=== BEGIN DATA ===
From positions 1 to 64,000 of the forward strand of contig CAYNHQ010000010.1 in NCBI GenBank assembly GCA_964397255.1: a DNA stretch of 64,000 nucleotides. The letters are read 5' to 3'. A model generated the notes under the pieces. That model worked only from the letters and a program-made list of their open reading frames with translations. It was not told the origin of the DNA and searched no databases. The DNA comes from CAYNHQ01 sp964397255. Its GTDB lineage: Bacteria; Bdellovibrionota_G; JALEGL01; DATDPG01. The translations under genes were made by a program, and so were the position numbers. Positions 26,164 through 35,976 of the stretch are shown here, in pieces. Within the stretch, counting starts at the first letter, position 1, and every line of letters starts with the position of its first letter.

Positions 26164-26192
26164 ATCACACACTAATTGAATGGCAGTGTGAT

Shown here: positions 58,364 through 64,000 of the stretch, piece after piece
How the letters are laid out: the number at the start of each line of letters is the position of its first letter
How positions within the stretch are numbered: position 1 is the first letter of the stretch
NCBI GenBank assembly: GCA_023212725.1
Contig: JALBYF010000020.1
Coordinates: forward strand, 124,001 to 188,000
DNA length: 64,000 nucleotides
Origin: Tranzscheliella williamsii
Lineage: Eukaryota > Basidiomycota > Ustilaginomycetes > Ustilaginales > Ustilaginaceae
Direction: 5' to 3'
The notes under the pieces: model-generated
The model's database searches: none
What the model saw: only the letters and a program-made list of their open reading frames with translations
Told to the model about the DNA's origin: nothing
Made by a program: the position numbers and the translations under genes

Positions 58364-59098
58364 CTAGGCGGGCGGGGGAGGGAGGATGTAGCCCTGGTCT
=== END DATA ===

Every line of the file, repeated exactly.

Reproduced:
From positions 1 to 64,000 of the forward strand of contig CAYNHQ010000010.1 in NCBI GenBank assembly GCA_964397255.1: a DNA stretch of 64,000 nucleotides. The letters are read 5' to 3'. A model generated the notes under the pieces. That model worked only from the letters and a program-made list of their open reading frames with translations. It was not told the origin of the DNA and searched no databases. The DNA comes from CAYNHQ01 sp964397255. Its GTDB lineage: Bacteria; Bdellovibrionota_G; JALEGL01; DATDPG01. The translations under genes were made by a program, and so were the position numbers. Positions 26,164 through 35,976 of the stretch are shown here, in pieces. Within the stretch, counting starts at the first letter, position 1, and every line of letters starts with the position of its first letter.

Positions 26164-26192
26164 ATCACACACTAATTGAATGGCAGTGTGAT

Shown here: positions 58,364 through 64,000 of the stretch, piece after piece
How the letters are laid out: the number at the start of each line of letters is the position of its first letter
How positions within the stretch are numbered: position 1 is the first letter of the stretch
NCBI GenBank assembly: GCA_023212725.1
Contig: JALBYF010000020.1
Coordinates: forward strand, 124,001 to 188,000
DNA length: 64,000 nucleotides
Origin: Tranzscheliella williamsii
Lineage: Eukaryota > Basidiomycota > Ustilaginomycetes > Ustilaginales > Ustilaginaceae
Direction: 5' to 3'
The notes under the pieces: model-generated
The model's database searches: none
What the model saw: only the letters and a program-made list of their open reading frames with translations
Told to the model about the DNA's origin: nothing
Made by a program: the position numbers and the translations under genes

Positions 58364-59098
58364 CTAGGCGGGCGGGGGAGGGAGGATGTAGCCCTGGTCT